There is a small motor in the handle that turns the wand component at very high speeds.
Some models may have multiple speed options, but most are equipped with a simple on and off switch; this will be sufficient for most uses.
These models can be used for frothing milk, whipping cream, beating eggs, and some other similar functions.
They are the easiest type of milk frother to clean, too.
Manual Milk Frother
Manual milk frothers are the least expensive type of frother you can buy.
They lack the complexity of handheld electric and automatic milk frothers because they do not use electrical power.
Instead, they rely on your manual efforts to add air to your milk.
You use a plunger to manually add air bubbles into milk, and this method offers you supreme control of how dense your foamed milk becomes.
The longer and faster you pump the plunger up and down, the more air is added into the milk and the denser the foam becomes.
You may have some difficulty achieving the exact same texture every time—user error comes into play here—but it is a great option for those that aren’t too particular about their coffee.
Manual frothers can be used with either hot or cold milk.
Automatic Milk Frother
Automatic milk frothers will be the most expensive style, but they are also the most precise and user-friendly.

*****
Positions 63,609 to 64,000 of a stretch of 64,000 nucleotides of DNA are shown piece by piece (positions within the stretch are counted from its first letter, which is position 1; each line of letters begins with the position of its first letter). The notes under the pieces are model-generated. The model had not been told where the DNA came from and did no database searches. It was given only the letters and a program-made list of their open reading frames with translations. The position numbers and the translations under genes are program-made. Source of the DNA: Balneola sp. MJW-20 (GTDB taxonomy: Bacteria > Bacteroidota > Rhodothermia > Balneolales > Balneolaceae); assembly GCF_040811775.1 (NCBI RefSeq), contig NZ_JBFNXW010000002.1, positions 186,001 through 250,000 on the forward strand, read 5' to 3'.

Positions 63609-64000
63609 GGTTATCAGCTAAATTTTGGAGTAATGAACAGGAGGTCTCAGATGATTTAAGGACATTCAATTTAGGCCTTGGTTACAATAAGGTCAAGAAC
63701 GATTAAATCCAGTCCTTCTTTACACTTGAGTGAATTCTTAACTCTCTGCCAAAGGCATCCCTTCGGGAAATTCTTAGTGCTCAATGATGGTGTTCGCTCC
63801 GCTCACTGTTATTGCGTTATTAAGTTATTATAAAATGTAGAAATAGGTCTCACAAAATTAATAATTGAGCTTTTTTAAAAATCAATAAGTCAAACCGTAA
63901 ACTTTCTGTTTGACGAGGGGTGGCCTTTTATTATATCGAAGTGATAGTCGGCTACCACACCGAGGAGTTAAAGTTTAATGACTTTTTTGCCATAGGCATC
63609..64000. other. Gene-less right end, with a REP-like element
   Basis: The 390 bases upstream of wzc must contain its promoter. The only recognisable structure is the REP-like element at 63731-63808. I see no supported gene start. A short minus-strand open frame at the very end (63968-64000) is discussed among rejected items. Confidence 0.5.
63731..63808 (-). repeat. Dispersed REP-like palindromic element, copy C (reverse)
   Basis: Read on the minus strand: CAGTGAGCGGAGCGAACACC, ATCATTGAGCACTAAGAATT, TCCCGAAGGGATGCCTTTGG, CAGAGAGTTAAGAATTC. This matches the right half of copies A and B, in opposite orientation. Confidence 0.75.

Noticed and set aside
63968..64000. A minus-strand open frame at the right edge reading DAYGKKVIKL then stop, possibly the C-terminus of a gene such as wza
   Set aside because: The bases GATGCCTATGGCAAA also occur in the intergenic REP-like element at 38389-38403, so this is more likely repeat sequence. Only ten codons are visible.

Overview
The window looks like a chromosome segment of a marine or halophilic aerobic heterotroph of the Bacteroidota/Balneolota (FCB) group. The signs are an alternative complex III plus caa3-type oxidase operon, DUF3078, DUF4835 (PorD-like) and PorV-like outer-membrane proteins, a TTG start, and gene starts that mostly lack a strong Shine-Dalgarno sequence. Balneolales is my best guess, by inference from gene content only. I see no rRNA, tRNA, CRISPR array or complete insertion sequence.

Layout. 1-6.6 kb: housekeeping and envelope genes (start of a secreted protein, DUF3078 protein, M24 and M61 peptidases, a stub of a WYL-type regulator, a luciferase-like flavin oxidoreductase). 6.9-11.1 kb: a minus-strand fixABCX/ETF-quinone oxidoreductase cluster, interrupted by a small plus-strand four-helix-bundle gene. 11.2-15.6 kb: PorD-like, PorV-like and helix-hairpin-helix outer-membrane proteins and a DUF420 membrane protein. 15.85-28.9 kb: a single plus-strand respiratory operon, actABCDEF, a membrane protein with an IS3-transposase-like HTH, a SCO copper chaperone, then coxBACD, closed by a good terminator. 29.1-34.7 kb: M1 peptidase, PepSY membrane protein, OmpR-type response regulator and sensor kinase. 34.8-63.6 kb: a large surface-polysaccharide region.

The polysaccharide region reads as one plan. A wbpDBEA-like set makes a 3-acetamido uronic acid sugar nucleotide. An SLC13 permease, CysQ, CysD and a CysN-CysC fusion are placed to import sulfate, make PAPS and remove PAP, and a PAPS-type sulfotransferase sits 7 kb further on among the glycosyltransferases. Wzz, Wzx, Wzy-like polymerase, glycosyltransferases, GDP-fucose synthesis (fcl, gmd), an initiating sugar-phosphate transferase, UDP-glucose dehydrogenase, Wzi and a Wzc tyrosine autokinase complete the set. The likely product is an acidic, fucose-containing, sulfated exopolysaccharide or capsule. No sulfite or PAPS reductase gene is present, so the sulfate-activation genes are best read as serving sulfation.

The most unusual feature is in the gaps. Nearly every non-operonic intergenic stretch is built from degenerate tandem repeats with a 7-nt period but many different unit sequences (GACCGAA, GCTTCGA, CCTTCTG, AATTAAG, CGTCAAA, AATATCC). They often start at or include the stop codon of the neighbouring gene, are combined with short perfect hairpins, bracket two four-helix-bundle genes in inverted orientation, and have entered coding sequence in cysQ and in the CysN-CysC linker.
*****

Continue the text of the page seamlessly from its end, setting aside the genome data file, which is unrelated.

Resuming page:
Automatic frothers are essentially composed of a jug where you put the milk and an internal component that functions as an aerating wand/whisk attachment.
The high-speed spinning of the stainless steel wand creates a vortex that introduces air into the liquid over time.
Automatic machines are designed for full functionality; all you have to do is add the milk and decide on your settings.
Most automatic models offer multiple levels of frothing for you to choose from so you can always achieve your ideal texture, and most can also heat the milk for you so you have the option of a hot or cold foam.
These machines are also great for serving large groups because they don’t rely on any input from you.
How To Use A Milk Frother For Beginners
For all the specialty coffee newbies out there that may not quite be ready to create their own latte art, you may be wondering how exactly you make simple, basic froth for your coffee.
Follow the tips below to become a quick pro!
- Use skim milk: a higher fat content has a negative effect on the ability to create froth. Skim milk will produce a lighter foam with large bubbles rather than the highly sought after microfoam texture that comes from whole milk, but the lower nutrient content will help you get the hang of the process.
- Use cold milk: While a steam wand is traditionally used to heat milk to high temperatures, your milk frother will have an easier time aerating the milk when it is cold. The air bubbles are able to hold their form better.
- Start with small volumes: whether you are using hot milk or cold, non-dairy milk or regular, you should always froth a small volume, especially while you’re learning how to make your ideal milk foam texture. A handheld milk frother can get bogged down in high volumes due to their small motor.